Seminar Series

Neuronal dynamics underlying language comprehension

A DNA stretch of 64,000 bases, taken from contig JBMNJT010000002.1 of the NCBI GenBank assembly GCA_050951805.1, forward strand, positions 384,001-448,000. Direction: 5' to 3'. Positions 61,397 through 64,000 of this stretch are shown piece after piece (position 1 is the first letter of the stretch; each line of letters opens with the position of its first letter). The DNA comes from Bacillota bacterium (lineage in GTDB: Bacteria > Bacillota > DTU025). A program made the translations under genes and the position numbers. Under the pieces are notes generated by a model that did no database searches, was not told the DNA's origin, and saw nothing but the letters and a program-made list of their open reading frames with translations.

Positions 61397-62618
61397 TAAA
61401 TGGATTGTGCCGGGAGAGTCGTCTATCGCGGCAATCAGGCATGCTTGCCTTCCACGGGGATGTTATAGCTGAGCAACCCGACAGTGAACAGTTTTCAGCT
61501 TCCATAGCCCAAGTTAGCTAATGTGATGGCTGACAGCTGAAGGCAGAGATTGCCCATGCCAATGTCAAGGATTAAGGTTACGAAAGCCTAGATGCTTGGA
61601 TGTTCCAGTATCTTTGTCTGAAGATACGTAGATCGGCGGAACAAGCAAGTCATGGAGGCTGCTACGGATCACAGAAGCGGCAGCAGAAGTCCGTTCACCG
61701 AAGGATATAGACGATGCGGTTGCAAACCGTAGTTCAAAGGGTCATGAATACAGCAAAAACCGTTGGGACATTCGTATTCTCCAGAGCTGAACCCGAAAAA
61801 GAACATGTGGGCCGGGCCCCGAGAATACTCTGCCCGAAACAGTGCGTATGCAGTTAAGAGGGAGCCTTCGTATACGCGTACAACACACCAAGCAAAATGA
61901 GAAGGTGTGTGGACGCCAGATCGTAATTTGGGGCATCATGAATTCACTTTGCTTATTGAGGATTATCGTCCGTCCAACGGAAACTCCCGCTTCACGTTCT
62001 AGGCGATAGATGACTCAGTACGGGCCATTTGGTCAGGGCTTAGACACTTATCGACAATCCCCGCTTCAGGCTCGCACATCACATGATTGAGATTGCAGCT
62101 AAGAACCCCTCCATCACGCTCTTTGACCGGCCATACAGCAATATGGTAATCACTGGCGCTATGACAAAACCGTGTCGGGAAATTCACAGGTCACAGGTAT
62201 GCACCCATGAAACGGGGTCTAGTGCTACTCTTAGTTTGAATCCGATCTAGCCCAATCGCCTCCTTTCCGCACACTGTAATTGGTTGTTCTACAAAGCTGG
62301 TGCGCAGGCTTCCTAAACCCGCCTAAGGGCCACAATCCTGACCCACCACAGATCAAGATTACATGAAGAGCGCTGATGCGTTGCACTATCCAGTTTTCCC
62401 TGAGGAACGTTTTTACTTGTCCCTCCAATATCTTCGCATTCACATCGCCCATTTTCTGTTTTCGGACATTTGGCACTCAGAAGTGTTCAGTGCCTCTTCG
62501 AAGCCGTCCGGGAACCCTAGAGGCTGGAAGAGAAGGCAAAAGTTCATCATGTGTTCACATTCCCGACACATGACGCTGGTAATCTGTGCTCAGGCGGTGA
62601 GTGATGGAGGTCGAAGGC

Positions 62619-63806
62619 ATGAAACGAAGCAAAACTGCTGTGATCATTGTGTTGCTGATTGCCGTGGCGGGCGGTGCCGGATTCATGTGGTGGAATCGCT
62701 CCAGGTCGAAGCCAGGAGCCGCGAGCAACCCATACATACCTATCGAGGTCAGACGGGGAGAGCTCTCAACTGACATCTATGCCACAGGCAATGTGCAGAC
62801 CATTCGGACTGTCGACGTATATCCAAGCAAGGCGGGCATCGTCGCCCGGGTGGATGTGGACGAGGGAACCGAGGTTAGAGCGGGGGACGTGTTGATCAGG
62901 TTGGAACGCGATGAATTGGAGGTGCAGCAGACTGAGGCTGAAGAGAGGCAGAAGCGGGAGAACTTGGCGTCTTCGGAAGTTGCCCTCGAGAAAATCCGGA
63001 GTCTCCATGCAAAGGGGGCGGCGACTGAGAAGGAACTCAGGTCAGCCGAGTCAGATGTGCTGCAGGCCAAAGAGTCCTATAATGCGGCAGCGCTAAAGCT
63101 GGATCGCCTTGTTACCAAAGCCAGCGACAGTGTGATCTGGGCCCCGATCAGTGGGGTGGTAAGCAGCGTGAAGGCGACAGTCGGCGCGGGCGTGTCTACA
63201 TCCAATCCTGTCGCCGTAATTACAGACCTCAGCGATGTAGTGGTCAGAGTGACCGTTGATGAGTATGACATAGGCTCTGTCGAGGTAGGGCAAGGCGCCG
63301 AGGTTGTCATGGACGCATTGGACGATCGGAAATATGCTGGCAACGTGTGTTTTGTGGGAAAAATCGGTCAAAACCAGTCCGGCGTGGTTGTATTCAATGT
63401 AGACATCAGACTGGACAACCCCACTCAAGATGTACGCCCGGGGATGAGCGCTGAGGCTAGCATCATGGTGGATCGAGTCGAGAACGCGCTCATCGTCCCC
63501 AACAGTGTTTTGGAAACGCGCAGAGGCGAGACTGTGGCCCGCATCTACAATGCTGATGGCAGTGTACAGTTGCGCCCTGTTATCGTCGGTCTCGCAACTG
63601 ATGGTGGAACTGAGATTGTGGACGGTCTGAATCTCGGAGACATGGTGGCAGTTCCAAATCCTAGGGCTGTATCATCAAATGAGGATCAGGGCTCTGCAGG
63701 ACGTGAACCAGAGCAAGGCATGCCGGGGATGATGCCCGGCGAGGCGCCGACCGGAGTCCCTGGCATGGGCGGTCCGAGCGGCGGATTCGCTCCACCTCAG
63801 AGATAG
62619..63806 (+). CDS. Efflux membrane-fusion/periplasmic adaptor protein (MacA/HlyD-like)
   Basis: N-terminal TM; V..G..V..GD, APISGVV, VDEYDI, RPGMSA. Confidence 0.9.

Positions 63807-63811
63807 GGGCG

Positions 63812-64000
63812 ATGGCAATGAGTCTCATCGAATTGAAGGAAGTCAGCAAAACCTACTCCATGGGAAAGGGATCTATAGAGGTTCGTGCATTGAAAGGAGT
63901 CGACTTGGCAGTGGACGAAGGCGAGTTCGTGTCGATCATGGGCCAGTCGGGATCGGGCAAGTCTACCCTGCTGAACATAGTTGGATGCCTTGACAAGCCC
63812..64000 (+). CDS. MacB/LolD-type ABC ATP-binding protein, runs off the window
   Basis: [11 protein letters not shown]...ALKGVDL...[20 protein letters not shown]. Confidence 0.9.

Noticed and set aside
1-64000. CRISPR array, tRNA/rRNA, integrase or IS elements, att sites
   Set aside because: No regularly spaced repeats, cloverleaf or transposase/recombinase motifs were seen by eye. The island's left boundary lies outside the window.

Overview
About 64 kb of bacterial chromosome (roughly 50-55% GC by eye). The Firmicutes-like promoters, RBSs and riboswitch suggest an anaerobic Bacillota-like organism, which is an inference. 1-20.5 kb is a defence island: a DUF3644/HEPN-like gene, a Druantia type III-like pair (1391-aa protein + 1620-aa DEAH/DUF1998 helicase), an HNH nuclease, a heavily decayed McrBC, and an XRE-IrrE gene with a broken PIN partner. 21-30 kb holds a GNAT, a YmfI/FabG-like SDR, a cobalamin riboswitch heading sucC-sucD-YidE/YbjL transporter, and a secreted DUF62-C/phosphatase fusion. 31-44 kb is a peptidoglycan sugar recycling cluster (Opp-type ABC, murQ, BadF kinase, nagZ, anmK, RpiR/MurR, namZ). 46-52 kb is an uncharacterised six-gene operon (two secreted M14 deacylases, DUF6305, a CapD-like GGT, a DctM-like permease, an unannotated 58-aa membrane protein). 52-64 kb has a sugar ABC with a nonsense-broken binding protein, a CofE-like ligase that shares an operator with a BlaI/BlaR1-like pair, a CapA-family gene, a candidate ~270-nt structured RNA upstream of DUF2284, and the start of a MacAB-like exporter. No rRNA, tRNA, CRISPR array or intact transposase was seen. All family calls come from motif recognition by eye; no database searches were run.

During language comprehension, incoming sounds or orthographic patterns trigger a cascade of memory retrieval operations that make available the necessary ingredients for understanding the message. Once available, these different ingredients, which include the phonologic, syntactic and semantic properties of lexical items, have to be integrated (unified) to yield a coherent interpretation of the utterance. Thus, two different cognitive processes, namely memory retrieval operations and unification operations, play a crucial role during language comprehension. Neuroimaging studies using PET and fMRI have revealed that a large number of widely distributed brain areas is involved in processing these different types of information. However, in order to capture the fast dynamics of the brain’s language network, the information obtained from PET and fMRI studies needs to be complemented with information derived from imaging methods such as EEG and MEG, that record neuronal activity on a millisecond time scale. Changes in EEG or MEG power (i.e., squared amplitude) in a particular frequency band reflect synchrony changes in spatially confined brain areas. This indexes integration of information within a node of the network. On the other hand, changes in phase coherence (i.e., the extent to which oscillatory signals measured at different sensors have a constant phase difference) are thought to reflect changes in synchrony between spatially distant cortical areas. Coherence changes thus index the integration of information between different nodes of the network. Power and coherence changes in the EEG or MEG during language comprehension tasks have been observed in three different frequency bands: theta (4-7 Hz), gamma (above 30 Hz), and lower beta (13-18 Hz). The effects can roughly be subdivided into effects related to mnemonic aspects of language comprehension, and effects related to unification. In the presentation I will address the above issues, and give an overview of the existing data on oscillatory brain dynamics during language comprehension